The handshake has been done in for its germs. The fist bump praised for its hygiene. Cat Pritchard wonders when the mouth kiss greeting will be questioned for its crimes against propriety.
It’s a strange act. The arm extends, the elbow bends, the fingers lock together like wings on a flightless bird. A hand is clasped around another, some minor bones and bigger egos crushed, all for the simple purpose of moving up and down, up and down while holding each others gaze, trying to grasp which side of the frenemy lines you will part on. And so, both parties leave, uncertain of the impression they have left on the other, but certain of the germs they have exchanged in the transaction.
To me, the handshake is a symbol of friendship in the same way as coughing or sneezing over someone might be regarded a hug. It’s not. We might as well part hands spitting “a plague on both our houses”. So it’s not surprising to me that the handshake has come under friendly fire in the business world, quoting studies that put fist bumping and high-fiving as the more hygienic alternative to the patriarchal clasp. The results, for those wanting to mumble stats while you leave the office hand-crusher hanging: Fist bumps are 20 times more hygienic than handshakes and 10 times cleaner than high-fives. The fact that it took a series of tests by actual scientists in a lab to uncover what common sense and a UV light in any seedy nightclub could reveal in five minutes, is a moot point. The fist bump won, hands down.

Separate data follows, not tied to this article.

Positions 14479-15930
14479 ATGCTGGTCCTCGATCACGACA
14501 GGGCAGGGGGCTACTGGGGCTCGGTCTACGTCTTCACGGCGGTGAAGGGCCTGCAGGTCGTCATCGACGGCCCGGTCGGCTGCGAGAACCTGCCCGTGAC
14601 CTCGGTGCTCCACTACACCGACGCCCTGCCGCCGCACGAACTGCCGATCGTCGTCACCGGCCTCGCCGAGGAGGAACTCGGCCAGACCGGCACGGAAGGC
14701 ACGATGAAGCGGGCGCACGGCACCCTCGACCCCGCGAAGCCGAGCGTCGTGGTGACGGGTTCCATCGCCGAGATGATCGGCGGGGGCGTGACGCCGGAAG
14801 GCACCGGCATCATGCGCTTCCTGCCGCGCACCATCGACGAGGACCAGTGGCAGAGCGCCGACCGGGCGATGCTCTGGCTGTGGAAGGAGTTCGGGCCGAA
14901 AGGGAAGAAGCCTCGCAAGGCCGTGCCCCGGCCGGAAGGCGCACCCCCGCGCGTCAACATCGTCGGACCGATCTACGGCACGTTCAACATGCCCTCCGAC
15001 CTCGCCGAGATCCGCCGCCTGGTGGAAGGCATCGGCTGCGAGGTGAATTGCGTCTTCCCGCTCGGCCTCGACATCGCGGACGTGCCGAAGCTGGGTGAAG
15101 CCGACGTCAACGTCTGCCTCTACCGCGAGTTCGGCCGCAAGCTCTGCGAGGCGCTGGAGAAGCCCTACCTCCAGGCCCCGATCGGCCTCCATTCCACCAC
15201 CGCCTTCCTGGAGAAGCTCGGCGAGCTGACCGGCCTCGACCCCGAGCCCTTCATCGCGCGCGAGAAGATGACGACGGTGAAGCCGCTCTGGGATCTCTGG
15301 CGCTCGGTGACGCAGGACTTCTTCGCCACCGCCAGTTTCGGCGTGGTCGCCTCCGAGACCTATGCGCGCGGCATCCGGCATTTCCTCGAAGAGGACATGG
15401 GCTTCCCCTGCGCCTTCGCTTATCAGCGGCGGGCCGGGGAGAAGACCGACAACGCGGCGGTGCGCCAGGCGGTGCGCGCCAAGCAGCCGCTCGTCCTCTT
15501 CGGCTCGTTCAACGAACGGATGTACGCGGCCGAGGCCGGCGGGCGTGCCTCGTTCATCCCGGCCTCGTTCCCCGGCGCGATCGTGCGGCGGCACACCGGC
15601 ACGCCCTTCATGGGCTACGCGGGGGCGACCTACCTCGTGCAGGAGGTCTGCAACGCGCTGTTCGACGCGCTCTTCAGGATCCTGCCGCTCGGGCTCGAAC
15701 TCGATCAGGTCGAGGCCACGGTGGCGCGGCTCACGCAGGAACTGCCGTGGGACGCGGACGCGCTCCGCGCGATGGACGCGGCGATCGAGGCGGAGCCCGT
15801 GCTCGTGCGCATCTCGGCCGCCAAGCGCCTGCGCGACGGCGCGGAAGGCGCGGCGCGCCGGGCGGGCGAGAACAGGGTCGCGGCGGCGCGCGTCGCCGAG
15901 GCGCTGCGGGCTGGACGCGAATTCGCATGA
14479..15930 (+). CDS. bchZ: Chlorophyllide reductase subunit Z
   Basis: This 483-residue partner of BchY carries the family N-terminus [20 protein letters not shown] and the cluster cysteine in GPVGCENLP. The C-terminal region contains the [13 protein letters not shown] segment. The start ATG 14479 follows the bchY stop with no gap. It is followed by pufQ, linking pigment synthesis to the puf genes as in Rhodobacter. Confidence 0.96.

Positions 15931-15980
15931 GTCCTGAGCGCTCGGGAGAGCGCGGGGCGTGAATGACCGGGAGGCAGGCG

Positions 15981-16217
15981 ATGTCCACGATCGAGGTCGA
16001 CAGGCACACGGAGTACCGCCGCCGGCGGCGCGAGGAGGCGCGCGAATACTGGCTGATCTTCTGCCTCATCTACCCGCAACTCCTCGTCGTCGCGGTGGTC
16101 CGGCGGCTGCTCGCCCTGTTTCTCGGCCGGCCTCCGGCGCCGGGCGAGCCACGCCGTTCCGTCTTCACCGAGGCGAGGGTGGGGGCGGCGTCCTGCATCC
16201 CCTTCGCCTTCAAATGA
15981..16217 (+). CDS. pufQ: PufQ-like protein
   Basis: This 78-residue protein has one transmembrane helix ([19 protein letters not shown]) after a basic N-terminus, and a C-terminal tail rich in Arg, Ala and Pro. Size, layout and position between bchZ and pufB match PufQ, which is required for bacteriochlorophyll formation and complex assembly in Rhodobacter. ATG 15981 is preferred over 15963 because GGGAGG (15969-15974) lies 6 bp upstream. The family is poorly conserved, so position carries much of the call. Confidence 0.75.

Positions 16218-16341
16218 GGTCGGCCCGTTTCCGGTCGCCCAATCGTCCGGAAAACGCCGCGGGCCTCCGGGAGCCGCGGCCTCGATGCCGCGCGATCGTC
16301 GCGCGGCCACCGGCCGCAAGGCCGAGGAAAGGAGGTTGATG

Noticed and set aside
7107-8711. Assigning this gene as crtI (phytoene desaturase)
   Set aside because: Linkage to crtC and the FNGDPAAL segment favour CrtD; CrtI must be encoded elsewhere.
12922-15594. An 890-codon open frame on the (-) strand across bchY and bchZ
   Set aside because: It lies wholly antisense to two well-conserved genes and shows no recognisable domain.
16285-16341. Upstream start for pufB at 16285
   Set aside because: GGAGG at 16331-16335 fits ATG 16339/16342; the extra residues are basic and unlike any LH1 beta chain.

I actually have no gripe with this flu-dispensing ritual. It keeps our politicians and CEOs honest, or at least bed ridden for a few days, which amounts to the same thing. And the ritual doesn’t effect me. I am a hugger which, in the rock, paper, scissors of my social world, always trumps a handshake. But there is one social greeting that I can’t seem to embrace or shake off – the mouth kiss. I am aware that those scarred by this ritual can usually recount an annual visit by a slobbering uncle, of basset hound jowls and enthusiasm. I have no such recollect but I can honestly say that I would rather watch said hound lick its testicles and slobber over me than have a distant family member make a kissing cousin out of me.
But what shocks me even more is that I seem to fall in the minority on this. Many of my girlfriends greet men, be it their friends or friends’ partners, with a kiss on the mouth like it were a cheek. But the mouth is not a cheek. It does not bounce you back when the proper propriety has been reached, but not breeched. It a delicate soft sea anemone just waiting to burst open with salty fluids and cavernous wonder. Closed or not, this cave holds treasures that should be closed off to those without the proper permit, ie anyone I share or want to create DNA with.
So I decided to conduct a scientific study of my own, the traditional way – by buying rounds of beer until the truth slurred out of my subjects. So who initiated this? The men say they have been taking their lead from women all these years. If a woman goes for the lips, they will respond in kind by making sure the kiss doesn’t linger beyond an acceptable cheek peck. Sounds like a convenient 5-second rule to me. My Finnish friend said she thought it was the South African way. She learnt it here, so presumably by watching local women or taking her lead from local men. And there I was thinking South Africans were conservative. Even the people who invented the French kiss and letter know we have two perfectly good cheeks to land a greeting on. My own experience is that there is always a man at a braai who hides behind cultural ritual and makes you feel like a right prude or feminist for langarming your way into a light cheek kiss or ear hug. Not cool dude.
That’s why I look forward to winter. To the distance that layers of scarves allow you, the excuses germs and red noses afford you. So when winter slaps me in the face, you can bet I’ll be the first to turn the other cheek.